WARNING: CONTAINS SPOILERS.
The Good Dinosaur, while not as critically well-received as Inside Out, has still received a generally positive response from critics and audiences. The film, which was released last week, currently holds an "A" rating on Cinemascore as well as a 76% on Rotten Tomatoes. The general consensus being that it is a predictable yet pleasing adventure for people of all ages. On the other hand, not everyone was pleased by it.
- British newspaper The Daily Mail recently reported that Pixar's newest film is facing social media backlash from parents. Several parents claimed that their children were left "in tears" from the film's violent scenes, as well as its depiction of death.
A scene where the main characters Spot and Arlo hallucinate after eating fermented berries didn't sit well with parents either.
Such comments include these on Twitter:
NFL Journalist Rich Eisen even tweeted:
On Common Sense Media, a content-advisory website targeted to parents, several more parents were disappointed in the film's perceived inappropriate content.
The following are quotes from user reviews on Common Sense Media:
My 6-year-old said "Well at least someone didn't die, " and then "Nope, I was wrong." There's lots of violence throughout the movie with various injuries, animals getting attacked and eaten, and near-drownings. My 5-year-old announced "This whole movie is terrifying." She was right!
Two of our children in our group were crying. When the main character was hallucinating from the fermented fruit, we decided to collect our belongings and head for the exit. What was Disney thinking? I will no longer trust Disney and blindly take my children to their movie without closely checking the movie plot first. Is there a hotline to request a refund for these tickets?
The movie is not bitter-sweet. Rather, it fixates on the tragic. It seems to almost revel in it. I didn't appreciate that. More importantly, neither did my 6-year-old (3 months shy of 7). You may want to think twice before taking younger kids to see this movie!
One has to wonder where these parents were when Mufasa was trampled to death in The Lion King, or when Littlefoot's mother died in The Land Before Time. What about when Pepe Le Pew attempted suicide in the short For Scent-imental Reasons? Why didn't those moments result in this much outrage? The answer is simple: online social media hadn't been invented yet.
It's easy to suggest that "parents these days" are too over-protective of their kids, and that kids are coddled way more than they should be. While there's no objective way to prove that suggestion, it's easy to see what would cause someone to think that.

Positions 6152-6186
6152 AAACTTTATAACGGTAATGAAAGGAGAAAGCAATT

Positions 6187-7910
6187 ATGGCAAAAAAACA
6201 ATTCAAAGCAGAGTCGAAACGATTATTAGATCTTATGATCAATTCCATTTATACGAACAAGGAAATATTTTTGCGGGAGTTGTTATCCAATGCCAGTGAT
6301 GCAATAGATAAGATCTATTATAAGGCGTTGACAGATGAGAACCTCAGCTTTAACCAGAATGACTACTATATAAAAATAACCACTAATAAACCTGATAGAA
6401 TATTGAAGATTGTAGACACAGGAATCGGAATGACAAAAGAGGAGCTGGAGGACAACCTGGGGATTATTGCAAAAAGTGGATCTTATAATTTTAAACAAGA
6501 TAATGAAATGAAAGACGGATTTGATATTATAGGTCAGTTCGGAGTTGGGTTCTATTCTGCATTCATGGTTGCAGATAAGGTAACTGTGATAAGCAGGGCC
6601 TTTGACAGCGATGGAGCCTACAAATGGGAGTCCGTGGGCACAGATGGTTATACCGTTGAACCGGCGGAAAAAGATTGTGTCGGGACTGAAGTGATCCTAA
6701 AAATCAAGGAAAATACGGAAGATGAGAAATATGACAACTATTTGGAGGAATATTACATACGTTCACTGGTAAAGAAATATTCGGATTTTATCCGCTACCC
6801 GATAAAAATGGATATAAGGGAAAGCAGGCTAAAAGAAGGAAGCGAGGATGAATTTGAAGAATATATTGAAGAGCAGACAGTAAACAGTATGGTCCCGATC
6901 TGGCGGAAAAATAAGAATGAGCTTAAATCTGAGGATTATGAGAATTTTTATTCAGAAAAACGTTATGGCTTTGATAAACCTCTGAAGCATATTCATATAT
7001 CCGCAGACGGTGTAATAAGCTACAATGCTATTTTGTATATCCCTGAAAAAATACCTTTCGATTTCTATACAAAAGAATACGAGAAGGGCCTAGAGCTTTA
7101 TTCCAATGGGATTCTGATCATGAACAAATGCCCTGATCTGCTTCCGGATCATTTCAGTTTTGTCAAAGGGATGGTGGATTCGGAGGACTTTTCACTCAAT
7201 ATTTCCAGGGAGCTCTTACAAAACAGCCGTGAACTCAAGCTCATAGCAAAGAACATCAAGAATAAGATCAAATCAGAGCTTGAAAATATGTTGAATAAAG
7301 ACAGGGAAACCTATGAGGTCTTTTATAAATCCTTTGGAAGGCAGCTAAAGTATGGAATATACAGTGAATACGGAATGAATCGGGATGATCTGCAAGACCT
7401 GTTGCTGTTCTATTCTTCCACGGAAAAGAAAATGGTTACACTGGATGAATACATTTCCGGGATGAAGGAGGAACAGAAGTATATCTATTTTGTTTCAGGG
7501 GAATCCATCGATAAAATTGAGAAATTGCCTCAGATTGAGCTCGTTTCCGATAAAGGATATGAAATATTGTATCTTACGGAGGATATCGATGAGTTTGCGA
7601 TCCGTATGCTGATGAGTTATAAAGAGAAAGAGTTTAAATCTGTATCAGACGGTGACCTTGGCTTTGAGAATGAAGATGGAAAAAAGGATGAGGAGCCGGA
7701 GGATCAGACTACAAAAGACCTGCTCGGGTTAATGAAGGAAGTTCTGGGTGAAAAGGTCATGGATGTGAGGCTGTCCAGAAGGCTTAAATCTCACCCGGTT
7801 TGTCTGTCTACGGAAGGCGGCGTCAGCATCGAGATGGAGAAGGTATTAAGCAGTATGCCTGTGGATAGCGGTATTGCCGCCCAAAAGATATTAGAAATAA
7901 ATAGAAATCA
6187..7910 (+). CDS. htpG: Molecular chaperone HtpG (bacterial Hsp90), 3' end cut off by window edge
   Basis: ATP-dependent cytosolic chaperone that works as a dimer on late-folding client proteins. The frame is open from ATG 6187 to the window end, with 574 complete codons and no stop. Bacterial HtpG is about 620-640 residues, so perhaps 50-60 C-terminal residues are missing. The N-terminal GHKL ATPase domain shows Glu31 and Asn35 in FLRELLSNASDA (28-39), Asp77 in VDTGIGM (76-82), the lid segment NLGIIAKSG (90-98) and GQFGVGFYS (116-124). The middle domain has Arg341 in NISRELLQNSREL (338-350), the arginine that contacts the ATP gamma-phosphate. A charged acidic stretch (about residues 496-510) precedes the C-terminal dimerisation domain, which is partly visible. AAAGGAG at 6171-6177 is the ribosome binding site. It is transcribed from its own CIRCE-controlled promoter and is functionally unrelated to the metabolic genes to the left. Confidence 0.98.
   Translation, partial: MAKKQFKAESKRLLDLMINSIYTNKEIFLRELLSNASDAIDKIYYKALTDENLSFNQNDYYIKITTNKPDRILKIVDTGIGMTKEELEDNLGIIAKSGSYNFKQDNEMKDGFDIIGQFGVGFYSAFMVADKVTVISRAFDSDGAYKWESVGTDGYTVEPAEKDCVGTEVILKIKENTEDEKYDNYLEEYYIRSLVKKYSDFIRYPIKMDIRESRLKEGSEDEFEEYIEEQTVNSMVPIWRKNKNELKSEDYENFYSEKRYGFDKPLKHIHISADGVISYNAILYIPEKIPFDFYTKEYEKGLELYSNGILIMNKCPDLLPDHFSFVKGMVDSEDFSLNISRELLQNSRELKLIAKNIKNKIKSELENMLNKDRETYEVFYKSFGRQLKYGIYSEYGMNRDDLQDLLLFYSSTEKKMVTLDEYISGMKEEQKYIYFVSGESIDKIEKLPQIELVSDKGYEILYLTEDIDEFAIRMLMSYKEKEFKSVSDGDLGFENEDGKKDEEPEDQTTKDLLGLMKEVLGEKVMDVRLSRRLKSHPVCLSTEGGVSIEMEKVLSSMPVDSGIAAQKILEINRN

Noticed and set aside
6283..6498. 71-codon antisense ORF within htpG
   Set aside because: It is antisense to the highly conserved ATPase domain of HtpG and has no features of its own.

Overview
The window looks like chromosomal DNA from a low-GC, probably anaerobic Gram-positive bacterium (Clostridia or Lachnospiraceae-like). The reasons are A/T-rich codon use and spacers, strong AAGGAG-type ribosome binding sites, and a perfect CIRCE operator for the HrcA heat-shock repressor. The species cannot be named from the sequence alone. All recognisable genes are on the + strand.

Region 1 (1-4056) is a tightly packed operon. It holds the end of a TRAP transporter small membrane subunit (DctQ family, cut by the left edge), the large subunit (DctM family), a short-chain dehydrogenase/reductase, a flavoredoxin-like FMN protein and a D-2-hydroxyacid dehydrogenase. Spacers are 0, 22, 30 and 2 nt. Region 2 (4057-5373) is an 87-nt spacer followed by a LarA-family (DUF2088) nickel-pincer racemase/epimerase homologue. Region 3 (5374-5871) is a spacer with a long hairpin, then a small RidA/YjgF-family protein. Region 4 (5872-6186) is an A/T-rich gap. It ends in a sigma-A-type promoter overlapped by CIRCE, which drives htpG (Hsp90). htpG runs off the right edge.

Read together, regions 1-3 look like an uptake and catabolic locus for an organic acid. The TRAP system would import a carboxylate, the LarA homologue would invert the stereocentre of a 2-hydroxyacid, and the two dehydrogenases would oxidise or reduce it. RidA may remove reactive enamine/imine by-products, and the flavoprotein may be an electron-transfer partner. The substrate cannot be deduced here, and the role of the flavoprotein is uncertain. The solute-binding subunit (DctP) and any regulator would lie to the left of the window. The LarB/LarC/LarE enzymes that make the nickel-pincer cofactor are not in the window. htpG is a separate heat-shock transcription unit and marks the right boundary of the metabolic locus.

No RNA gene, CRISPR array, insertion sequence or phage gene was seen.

We live in an age where the internet is used by people of all ages and social classes. It is quite simple for parents who are more sensitive than others to get on Twitter and slam Pixar for upsetting their children while the more passive parents move on with their days. Unfortunately, this results in more and more people (including the higher-ups in Hollywood) assuming that "kids movies" should be as tame and sanitized as possible to avoid offending an assumed vocal majority.
Couldn't you just see the same thing happening with The Land Before Time or An American Tale? If Twitter existed in the 80's, there would absolutely be droves of parents complaining about how dark the films are and how upset they made their children.
It is also entirely possible that our internet culture has led to people being more sensitive; as they are more exposed to real-life acts of violence, drugs and sexual activity, some parents may instinctively expect a "kids movie" to be an escape from reality and not expose their children to how harsh the real world is.
Ultimately though, this kind of coddling is honestly not best for the kids. So what if the kids cry during a movie? Exposing children to mature themes is an important part of growing up. Maybe some kid who lost his dad will be able to relate to Arlo's struggle to pick up the slack.
Sure, the film is pretty violent at times, but it is rated PG for a reason. Several websites like kidsinmind.com provide content descriptions that can help parents decide if they want their child seeing a certain movie or not. Parents who don't do the research and blame Pixar for their child being upset simply do not understand the importance of films like The Good Dinosaur.
Overall, parents should absolutely be more open-minded to exposing their kids to more mature "kids movies." The kid may come out of the theater in tears, but the potential life lessons he could learn should take a much higher priority than misguided outrage on the internet. And as for the "hallucination" scene, it's highly doubtful that kids are going to start looking for dealers because of a Pixar movie.